Update: Twitpic announced on September 18 that it has been acquired and will continue operating. It did not reveal the buyer’s name or terms of the deal.
Bowing to pressure from Twitter, media-hosting service Twitpic said Thursday it will shut down September 25. Twitpic users have until then to export their photos and videos.
Twitpic founder Noah Everett said Twitter threatened to cut off access to its API if Twitpic did not abandon its trademark application, which was filed in 2009. During the published for opposition phase–when the United States Patent and Trademark Office publishes the patent application and gives outside parties 30 days to file an opposition–Twitter’s legal department reached out to Twitpic and “implied we could be denied access to their API if we did not give up our mark,” said Everett.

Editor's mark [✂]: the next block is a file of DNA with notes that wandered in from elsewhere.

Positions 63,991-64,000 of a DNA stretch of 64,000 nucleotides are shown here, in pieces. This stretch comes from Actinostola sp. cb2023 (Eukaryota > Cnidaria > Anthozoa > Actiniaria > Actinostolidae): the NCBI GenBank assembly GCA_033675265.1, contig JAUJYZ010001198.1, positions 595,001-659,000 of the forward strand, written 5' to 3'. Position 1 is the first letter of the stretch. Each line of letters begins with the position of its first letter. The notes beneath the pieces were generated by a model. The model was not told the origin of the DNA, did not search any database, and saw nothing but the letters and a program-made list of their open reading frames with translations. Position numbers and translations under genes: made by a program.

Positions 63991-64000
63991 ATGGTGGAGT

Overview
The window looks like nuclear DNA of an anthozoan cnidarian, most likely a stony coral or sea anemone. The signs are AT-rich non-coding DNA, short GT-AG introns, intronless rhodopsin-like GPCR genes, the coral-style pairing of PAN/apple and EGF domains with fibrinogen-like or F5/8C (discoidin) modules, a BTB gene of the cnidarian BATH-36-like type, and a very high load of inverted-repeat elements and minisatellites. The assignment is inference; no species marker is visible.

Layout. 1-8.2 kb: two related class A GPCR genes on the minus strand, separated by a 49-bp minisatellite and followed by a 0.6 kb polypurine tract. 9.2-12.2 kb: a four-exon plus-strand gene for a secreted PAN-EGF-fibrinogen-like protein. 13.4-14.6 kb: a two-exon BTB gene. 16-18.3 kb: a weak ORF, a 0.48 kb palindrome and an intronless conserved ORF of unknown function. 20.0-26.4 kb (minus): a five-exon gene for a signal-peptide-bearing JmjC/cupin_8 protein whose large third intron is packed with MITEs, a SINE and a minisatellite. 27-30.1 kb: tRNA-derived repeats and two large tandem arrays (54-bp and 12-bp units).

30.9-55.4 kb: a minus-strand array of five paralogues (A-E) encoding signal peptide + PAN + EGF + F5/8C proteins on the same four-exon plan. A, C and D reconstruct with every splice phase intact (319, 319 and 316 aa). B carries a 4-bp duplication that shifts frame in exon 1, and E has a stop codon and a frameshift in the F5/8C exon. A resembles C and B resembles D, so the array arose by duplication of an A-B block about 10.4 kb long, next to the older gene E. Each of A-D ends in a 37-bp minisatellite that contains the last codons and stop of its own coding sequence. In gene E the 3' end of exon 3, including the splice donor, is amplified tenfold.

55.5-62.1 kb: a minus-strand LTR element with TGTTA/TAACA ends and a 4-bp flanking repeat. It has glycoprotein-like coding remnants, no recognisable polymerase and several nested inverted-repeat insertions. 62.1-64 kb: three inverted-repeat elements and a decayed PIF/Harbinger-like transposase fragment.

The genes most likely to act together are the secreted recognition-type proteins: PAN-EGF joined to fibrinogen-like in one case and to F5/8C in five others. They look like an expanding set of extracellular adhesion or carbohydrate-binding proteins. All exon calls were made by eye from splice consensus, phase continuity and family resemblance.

“We’re sad to see Twitpic is shutting down,” a Twitter representative told Fast Company. “We encourage developers to build on top of the Twitter service, as Twitpic has done for years, and we made it clear that they could operate using the Twitpic name. Of course, we also have to protect our brand, and that includes trademarks tied to the brand.”